The newly named Portland Metro Chamber (formerly the Portland Business Alliance) brought together city, county, regional and state leaders to announce a collaborative series of initiatives to accelerate our central city and region’s recovery. Together, we are building bridges to a new, better Portland.
The Portland metro region has faced a series of crises that have negatively impacted the economy, challenged its sense of community, and have tarnished its national reputation. The Portland Metro Chamber has been working with local, regional, and statewide elected leaders to support central city recovery, help small businesses, restore public safety and livability, and aspire to build a more resilient and equitable economy for future generations of Portlanders.
Today, these plans were shared with a sold-out Annual Meeting of more than 500 members and stakeholders at the 2023 Annual Meeting, presented by U.S. Bank. The event convened local, regional, and state elected leaders to share their respective plans for moving a stronger Portland forward.
One of the announcements was the renaming of the chamber of commerce. The organization will now be the Portland Metro Chamber with a new logo and website. The organization was first established more than 150 years ago. Over that storied history, the organization has evolved and grown to reflect our changing community. The new name has changed but the mission and commitment to the greater Portland region remains the same. The Portland Metro Chamber will continue to represent the largest, most diverse network of businesses in the region. More than 80% of our members are small businesses.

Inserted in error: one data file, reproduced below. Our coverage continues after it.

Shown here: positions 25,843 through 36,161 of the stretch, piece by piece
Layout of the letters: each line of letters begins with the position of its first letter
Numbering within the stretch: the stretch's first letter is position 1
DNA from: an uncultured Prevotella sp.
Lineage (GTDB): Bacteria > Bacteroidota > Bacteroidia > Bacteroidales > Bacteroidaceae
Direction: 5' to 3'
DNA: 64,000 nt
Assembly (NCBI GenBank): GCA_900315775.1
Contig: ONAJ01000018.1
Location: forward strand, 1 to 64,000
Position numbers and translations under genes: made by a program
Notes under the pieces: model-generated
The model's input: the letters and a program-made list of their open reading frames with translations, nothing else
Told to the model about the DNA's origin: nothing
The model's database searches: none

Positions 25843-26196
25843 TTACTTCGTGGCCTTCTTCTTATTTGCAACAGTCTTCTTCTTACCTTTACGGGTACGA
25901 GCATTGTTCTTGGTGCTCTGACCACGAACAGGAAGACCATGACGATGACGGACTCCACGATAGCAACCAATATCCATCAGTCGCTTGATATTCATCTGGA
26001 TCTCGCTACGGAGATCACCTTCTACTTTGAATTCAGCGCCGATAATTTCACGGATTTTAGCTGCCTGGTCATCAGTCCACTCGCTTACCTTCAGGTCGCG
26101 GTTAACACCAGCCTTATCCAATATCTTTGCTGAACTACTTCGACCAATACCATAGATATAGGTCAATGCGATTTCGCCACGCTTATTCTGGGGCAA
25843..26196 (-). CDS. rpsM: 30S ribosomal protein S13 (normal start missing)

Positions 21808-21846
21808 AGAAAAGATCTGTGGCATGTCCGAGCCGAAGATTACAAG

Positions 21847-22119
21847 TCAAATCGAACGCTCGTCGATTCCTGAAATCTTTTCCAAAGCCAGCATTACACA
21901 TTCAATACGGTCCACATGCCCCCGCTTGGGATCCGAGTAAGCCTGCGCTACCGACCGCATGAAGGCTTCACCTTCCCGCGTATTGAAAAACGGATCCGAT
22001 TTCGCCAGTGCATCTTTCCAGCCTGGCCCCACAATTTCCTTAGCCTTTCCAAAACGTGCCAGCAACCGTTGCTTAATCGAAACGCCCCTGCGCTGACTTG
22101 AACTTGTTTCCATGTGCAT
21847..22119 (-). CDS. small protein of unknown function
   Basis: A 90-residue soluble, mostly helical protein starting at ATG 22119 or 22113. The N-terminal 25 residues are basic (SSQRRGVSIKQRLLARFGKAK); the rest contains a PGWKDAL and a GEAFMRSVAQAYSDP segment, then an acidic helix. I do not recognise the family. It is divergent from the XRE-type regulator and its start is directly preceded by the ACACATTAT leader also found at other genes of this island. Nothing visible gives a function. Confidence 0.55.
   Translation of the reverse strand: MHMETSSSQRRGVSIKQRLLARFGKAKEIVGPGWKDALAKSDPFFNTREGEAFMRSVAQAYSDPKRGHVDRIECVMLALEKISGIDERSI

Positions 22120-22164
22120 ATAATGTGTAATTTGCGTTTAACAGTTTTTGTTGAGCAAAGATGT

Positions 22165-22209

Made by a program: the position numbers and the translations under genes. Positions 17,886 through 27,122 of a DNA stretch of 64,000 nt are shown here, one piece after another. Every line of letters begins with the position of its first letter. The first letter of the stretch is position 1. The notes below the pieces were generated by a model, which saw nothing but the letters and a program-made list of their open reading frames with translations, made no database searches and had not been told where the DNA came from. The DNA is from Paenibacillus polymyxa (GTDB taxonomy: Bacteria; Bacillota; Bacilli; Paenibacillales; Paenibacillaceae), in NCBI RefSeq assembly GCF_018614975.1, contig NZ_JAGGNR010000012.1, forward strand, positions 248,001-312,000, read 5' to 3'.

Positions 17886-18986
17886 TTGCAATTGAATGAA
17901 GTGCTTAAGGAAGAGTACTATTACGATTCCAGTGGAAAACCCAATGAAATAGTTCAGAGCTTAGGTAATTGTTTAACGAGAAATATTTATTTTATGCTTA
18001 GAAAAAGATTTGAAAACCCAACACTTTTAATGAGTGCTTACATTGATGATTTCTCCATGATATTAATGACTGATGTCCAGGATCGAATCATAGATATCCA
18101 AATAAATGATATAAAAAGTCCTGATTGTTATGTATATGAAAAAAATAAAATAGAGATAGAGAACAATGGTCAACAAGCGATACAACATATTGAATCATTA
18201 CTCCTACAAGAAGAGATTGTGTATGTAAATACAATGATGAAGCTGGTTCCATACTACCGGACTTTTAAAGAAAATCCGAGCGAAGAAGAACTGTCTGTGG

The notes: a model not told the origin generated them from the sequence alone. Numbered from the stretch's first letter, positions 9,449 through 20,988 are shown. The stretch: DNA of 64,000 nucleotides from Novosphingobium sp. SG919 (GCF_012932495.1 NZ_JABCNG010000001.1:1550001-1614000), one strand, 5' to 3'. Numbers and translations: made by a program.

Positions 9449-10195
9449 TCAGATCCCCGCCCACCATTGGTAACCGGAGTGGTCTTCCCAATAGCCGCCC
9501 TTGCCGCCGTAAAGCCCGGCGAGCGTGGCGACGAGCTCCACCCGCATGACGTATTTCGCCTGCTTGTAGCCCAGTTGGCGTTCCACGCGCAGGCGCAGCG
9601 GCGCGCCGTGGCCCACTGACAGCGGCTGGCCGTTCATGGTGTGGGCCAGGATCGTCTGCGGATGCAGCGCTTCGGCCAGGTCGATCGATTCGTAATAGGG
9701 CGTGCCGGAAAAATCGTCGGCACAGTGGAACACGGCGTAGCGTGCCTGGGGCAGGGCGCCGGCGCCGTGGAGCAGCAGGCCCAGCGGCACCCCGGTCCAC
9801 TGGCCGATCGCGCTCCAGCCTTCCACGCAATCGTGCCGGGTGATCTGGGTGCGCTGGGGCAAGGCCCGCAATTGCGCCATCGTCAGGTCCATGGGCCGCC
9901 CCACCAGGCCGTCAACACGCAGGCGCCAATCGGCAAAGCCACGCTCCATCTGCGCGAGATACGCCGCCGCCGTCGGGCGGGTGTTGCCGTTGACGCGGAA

The Portland Business Alliance name isn’t going away. It will now represent the collective three organizations, Downtown Portland Clean & Safe, the Portland Metro Chamber and Partners in Diversity, a program of the Charitable Institute. The organization will continue to share a commitment to making this region and state a better and more equitable place for everyone because we know we are stronger together.
The Portland Metro Chamber also announced that, for the second consecutive year, it is a finalist for the American Council of Chamber Executives Chamber of the Year award.
Elected Officials Announced Critical Plans to Accelerate Portland’s Recovery:
The Portland Metro Chamber’s special guest Oregon Governor Tina Kotek joined the program to discuss the state’s commitments to Portland and Multnomah County’s recovery. Governor Kotek announced a plan to invest $1 million to expand Clean Start, the program that provides formerly unhoused Portlanders full time jobs to deliver trash removal and cleaning services to the Portland metro area. Clean Start was established in 1996 as a partnership with the downtown business community to provide enhanced cleaning, as well as provide pathways to services, and supportive housing for the formerly unhoused, and is operated by Central City Concern.